In March of 2008, I wrote this introductory post called, Who Am I?
I was coming out of a really dark place when I started this blog…I was often depressed and in despair. Prior to blogging I felt hopeless and completely lost and some days could barely get out of bed because I just couldn’t face the day. Every morning I’d wake up and it wouldn’t be long before my intense middle daughter would wake and start her series of meltdowns over seemingly inconsequential things (like when I opened her granola bar package the wrong way).
Here I sit, 16 months later and I’m very happy for many reasons. I recently read a post from A Mouse in France called Moonwalking. The last sentence is a quote that has echoed in my ears the last few days:
Tell me, what is it you plan to do with your one wild and precious life?
I had an epiphany. I am doing something pretty special with my wild and precious life with my children and through my blogs. I’m thrilled to be reaching out to people online and getting feedback that what we are doing is inspiring others.
I’m participating in an online learning cooperative for young children with my other blog, The Wonder Years. I also participated in a Carnival of Play, and contributed three posts to the carnival and I won a book called Play, by Stuart Brown, MD.
Not too long ago, my Exploration Station blog was featured on Wired: Geekdad’s 6 Great and Geeky Homeschooling Websites.
Just last week, I was contacted by an online reviewer for the opportunity to have that science blog featured in a series of interviews she is going to write for an online publication about interesting children’s activity blogs. My interview is going to be the first in a series. Needless to say, I’m tickled and I can’t wait to post about it.
My oldest daughter (7.5) is the most thrilled with the experiments we do, but all of them enjoy participating. My personal favorites:
I’ve had a blast doing these experiments and I’m really excited about the things we can do with common household items.
I’m reaching out to people with the Raising Smart Girls blog. I’m deeply honored to have made online friends and have given cyber-support to others. I think my most favorite of all is when I hear from people who have felt like they have gotten commiseration or helpful suggestions to cope with their highly sensitive, highly gifted children or their own sensitivities and giftedness. It’s this huge relief to know someone understands what it’s like to live with intensity (either their own or that of their children’s). And it goes both ways – I have felt less alone and more encouraged in my efforts to work with my intense middle child because others face similar struggles and because I get some really good encouragement to keep working at it.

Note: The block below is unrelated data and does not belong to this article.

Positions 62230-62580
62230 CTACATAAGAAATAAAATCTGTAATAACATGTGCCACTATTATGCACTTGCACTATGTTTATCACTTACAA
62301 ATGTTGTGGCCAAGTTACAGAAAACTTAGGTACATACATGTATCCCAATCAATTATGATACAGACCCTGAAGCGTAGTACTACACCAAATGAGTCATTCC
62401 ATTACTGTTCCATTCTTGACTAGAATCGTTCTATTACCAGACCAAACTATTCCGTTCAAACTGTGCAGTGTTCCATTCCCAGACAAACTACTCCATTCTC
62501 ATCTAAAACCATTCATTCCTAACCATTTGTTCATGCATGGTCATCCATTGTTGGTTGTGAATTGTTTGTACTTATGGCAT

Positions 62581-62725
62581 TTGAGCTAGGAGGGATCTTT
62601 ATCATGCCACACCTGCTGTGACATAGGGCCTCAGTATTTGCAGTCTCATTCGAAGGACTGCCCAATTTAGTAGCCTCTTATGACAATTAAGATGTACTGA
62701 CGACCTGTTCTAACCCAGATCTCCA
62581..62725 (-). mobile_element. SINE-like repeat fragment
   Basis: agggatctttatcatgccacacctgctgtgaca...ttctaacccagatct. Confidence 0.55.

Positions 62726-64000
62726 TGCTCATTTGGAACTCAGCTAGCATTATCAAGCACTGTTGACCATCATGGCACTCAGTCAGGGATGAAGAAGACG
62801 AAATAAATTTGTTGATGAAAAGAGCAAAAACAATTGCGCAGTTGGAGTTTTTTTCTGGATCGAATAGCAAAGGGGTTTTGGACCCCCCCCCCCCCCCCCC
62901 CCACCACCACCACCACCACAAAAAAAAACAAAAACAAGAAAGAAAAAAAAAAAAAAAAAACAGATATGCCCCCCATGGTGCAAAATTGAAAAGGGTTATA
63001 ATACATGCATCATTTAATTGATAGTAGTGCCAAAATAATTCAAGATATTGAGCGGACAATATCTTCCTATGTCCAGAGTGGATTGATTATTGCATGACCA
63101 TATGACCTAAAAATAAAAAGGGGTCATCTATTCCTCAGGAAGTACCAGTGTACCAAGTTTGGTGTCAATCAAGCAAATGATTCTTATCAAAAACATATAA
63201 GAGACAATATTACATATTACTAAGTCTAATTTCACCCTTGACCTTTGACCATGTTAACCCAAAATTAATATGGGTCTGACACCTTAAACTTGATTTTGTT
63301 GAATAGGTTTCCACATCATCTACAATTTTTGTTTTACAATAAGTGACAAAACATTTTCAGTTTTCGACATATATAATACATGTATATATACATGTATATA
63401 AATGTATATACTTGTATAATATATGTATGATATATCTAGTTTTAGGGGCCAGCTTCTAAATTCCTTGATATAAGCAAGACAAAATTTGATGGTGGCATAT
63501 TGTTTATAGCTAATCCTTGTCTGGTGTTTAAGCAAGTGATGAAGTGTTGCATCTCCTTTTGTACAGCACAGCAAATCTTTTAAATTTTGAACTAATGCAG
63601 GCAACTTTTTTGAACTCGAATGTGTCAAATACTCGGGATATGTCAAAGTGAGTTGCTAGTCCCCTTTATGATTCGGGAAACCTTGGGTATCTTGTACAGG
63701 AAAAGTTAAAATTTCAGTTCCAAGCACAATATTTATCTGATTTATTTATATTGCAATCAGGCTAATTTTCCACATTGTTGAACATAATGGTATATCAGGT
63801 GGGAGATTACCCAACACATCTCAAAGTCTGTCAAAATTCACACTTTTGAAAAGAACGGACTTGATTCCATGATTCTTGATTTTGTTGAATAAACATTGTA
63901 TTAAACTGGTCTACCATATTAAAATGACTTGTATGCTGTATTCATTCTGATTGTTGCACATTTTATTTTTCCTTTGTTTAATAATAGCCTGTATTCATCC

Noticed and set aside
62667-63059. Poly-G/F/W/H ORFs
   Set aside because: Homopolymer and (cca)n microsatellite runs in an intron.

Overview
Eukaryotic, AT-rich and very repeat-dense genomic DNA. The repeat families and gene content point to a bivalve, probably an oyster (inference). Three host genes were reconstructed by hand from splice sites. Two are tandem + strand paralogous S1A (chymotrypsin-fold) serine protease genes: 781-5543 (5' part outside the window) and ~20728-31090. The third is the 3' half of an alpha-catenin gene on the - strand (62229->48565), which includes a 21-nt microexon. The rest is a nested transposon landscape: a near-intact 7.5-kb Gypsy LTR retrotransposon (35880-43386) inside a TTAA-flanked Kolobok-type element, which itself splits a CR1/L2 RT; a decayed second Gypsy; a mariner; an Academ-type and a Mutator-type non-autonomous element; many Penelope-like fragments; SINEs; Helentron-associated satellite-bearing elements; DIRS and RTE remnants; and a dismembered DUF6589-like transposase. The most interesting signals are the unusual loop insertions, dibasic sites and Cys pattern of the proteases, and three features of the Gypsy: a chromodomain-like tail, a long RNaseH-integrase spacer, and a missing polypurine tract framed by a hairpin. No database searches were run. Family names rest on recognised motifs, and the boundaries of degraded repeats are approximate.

Many others have benefited from the Kids’ Problem Solving Binder for my intense, explosive, highly sensitive, selectively mute daughter I put together to help with emotion coaching. It really has helped spark an number of discussions with my daughter and help her understand her intense emotions and deal with them in more constructive ways. She has come a long way and can articulate her emotions now so much better than she used to.
It wasn’t too long ago, that I was lamenting that staying at home wasn’t really achieving much that was tangible. Or that I’d have to wait many years to see the fruits of my labors. But I see how my two oldest daughters are really doing well in school and their teachers have many good things to say about them.
I realize now that I have achieved a lot in the last 16 months by sharing what we do at home, and what I’ve learned about the intensity and complexity of the gifted individual.
A wise friend told me this a few months ago when I lamented I was doing things as a stay at home mom that I couldn’t quite put on my curriculum vitae.
The phrase (in Latin) means “the course of life.” There is a HUGE difference between a CV that I would prepare and present to a potential employer and my biographical CV. [“Biography” is basically the Greek equivalent of the L. “curriculum vitae.”]
I have to protest your assertion that you are “not achieving a whole lot right now…to add to a pretty extensive CV.”
He’s right, you know (but then again he’s right about most things 🙂 ).
All the above, which might not amount to a hill of beans in the professional sense, means quite a bit in the course of my life. I may not be achieving professional goals, but I certainly am achieving a tremendous amount of personal goals. I’m creating a life I love right now and even though I’m reaching out to others only online, one day I hope to create something where I can bring my expertise to others in real life again.